Ever since the music industry started its massive meltdown in the late ’90s, record labels have cut back on both the number of artists they represent, and the amount of promotional support they give to artists that remain on their rosters.
But, while that dealt a crushing blow to the careers of some artists; it inspired many others to use interactive technology and do-it-yourself ingenuity to forge strong connections with fans online.
One very successful example is Radiohead’s 2007 “Pay What You Like” marketing strategy. While some fans paid nothing; the band still netted a hefty sum which they didn’t have to split with a record label. But they had an advantage that most bands don’t have; worldwide fame built while they were represented by a major record label.
But even without a global following, indie artists can be successful by marketing themselves via social media. First making a big splash on the once hugely popular MySpace,; many artists have now turned to Facebook. With a half billion Facebook members worldwide; the current king of social media is most certainly a bully pulpit for bands to promote their work.
However, site changes that caused many band pages to get lost in the shuffle after the such as the recent introduction of the Facebook timeline, have caused some musicians to re-think their online strategy. CD Baby, the music distribution website for independent artists, recently contacted members and published a blog post urging bands to stop relying so heavily on Facebook.
While it’s important to have a presence on Facebook, they say, it’s more advantageous to run most of your promotion through your own website. That way, you control the look and feel of your web pages, maintain control of your mailing list, and keep a steady and recognizable brand image no matter what changes Facebook makes to the look and feel of their own site. Use Facebook to drive traffic to your own site; but don’t rely on it exclusively.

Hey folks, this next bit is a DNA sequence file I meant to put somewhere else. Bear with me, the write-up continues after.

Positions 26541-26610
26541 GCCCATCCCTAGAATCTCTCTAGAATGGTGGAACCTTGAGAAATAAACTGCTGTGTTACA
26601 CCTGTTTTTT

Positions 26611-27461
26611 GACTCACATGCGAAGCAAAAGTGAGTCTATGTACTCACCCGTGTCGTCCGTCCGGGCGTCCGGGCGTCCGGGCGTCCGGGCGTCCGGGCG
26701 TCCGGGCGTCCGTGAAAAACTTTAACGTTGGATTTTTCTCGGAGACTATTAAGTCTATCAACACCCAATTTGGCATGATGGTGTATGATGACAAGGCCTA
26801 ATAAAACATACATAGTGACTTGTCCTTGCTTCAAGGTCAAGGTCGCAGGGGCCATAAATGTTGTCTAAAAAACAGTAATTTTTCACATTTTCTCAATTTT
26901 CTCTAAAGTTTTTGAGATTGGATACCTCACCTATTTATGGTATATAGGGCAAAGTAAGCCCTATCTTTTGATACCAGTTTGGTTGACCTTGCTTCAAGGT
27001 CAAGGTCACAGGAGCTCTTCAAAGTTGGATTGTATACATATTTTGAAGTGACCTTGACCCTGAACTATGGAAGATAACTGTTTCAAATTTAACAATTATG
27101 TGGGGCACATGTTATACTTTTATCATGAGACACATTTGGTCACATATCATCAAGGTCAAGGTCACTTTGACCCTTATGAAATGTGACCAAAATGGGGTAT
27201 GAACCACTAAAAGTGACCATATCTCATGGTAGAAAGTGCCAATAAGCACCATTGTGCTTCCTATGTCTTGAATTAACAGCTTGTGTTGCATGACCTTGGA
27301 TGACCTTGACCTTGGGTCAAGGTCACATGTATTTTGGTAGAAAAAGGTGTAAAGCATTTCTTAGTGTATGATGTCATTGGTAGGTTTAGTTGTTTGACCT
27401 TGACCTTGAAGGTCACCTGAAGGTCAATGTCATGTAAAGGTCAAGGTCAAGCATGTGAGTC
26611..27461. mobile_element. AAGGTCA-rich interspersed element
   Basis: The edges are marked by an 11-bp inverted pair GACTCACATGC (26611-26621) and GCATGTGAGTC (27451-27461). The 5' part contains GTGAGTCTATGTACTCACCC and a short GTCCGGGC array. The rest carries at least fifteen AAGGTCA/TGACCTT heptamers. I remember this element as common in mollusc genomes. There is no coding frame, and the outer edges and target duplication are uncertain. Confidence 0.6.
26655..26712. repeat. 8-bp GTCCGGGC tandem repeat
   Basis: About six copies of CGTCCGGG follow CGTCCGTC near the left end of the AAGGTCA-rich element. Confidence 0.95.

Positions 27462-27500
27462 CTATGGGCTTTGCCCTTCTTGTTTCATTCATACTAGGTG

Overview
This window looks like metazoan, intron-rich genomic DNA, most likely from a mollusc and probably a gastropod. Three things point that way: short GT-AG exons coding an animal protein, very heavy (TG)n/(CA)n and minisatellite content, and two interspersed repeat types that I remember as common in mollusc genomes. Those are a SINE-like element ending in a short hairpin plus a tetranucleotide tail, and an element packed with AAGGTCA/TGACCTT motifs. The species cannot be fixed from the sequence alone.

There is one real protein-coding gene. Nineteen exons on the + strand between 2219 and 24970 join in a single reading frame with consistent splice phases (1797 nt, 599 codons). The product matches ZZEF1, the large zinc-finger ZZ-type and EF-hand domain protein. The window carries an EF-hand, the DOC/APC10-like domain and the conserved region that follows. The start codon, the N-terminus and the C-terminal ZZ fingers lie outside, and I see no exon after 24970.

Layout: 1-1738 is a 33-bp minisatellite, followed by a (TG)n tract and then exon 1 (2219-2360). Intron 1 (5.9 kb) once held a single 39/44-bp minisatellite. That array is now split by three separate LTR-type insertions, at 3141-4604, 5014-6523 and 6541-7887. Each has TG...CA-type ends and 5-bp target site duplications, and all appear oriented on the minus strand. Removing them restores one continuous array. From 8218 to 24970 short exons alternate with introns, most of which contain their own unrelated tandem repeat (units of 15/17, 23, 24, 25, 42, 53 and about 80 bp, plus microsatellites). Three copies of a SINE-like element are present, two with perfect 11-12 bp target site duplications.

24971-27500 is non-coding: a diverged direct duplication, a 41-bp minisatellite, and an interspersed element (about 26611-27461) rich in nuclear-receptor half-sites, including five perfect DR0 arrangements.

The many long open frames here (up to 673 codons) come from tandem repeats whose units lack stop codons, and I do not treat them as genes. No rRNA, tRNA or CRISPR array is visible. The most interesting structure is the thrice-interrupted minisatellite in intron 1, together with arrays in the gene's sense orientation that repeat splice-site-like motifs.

I couldn’t agree more. Facebook, MySpace, Twitter, and other social media sites are great vehicles for self-promotion. Used properly, they can help you gain attention, build a fan base, notify fans about upcoming shows, and ultimately–help you make money.
But if there’s one lesson every musician should have learned by now; you are your own best friend when it comes to making a living in the music industry. From the well publicized industry rip-offs of classic recording artists, to current controversies over file sharing, piracy, and licensing; artists are often the first ones exploited, and the last ones paid.
Find out more about how you can take control of your own musical destiny by following these links: